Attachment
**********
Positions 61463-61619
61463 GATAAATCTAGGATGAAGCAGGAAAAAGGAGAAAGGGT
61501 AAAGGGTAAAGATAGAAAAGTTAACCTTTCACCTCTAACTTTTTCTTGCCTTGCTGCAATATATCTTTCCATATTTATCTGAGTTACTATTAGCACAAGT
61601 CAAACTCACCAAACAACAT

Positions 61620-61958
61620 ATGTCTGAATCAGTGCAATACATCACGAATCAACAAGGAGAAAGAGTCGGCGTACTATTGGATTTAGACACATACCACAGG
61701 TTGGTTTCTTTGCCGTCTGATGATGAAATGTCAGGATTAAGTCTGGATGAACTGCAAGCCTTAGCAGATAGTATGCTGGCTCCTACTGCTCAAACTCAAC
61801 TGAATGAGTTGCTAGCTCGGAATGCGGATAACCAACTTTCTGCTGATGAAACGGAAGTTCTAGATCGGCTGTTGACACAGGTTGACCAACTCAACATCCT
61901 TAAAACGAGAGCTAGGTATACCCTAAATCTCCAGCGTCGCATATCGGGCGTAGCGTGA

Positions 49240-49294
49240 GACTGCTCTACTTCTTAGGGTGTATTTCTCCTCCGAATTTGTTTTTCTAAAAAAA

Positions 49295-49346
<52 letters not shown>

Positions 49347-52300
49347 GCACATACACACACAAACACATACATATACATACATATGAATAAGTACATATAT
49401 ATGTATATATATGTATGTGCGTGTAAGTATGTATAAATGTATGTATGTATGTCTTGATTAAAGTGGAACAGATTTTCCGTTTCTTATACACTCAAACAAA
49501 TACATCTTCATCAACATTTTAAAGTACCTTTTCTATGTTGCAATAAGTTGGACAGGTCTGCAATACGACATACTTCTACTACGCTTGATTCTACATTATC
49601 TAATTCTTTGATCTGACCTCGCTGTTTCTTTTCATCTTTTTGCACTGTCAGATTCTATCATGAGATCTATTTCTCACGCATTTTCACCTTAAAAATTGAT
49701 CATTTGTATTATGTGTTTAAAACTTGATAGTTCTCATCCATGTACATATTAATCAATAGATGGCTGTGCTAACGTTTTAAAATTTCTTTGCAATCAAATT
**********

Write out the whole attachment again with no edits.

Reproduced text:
Positions 61463-61619
61463 GATAAATCTAGGATGAAGCAGGAAAAAGGAGAAAGGGT
61501 AAAGGGTAAAGATAGAAAAGTTAACCTTTCACCTCTAACTTTTTCTTGCCTTGCTGCAATATATCTTTCCATATTTATCTGAGTTACTATTAGCACAAGT
61601 CAAACTCACCAAACAACAT

Positions 61620-61958
61620 ATGTCTGAATCAGTGCAATACATCACGAATCAACAAGGAGAAAGAGTCGGCGTACTATTGGATTTAGACACATACCACAGG
61701 TTGGTTTCTTTGCCGTCTGATGATGAAATGTCAGGATTAAGTCTGGATGAACTGCAAGCCTTAGCAGATAGTATGCTGGCTCCTACTGCTCAAACTCAAC
61801 TGAATGAGTTGCTAGCTCGGAATGCGGATAACCAACTTTCTGCTGATGAAACGGAAGTTCTAGATCGGCTGTTGACACAGGTTGACCAACTCAACATCCT
61901 TAAAACGAGAGCTAGGTATACCCTAAATCTCCAGCGTCGCATATCGGGCGTAGCGTGA

Positions 49240-49294
49240 GACTGCTCTACTTCTTAGGGTGTATTTCTCCTCCGAATTTGTTTTTCTAAAAAAA

Positions 49295-49346
<52 letters not shown>

Positions 49347-52300
49347 GCACATACACACACAAACACATACATATACATACATATGAATAAGTACATATAT
49401 ATGTATATATATGTATGTGCGTGTAAGTATGTATAAATGTATGTATGTATGTCTTGATTAAAGTGGAACAGATTTTCCGTTTCTTATACACTCAAACAAA
49501 TACATCTTCATCAACATTTTAAAGTACCTTTTCTATGTTGCAATAAGTTGGACAGGTCTGCAATACGACATACTTCTACTACGCTTGATTCTACATTATC
49601 TAATTCTTTGATCTGACCTCGCTGTTTCTTTTCATCTTTTTGCACTGTCAGATTCTATCATGAGATCTATTTCTCACGCATTTTCACCTTAAAAATTGAT
49701 CATTTGTATTATGTGTTTAAAACTTGATAGTTCTCATCCATGTACATATTAATCAATAGATGGCTGTGCTAACGTTTTAAAATTTCTTTGCAATCAAATT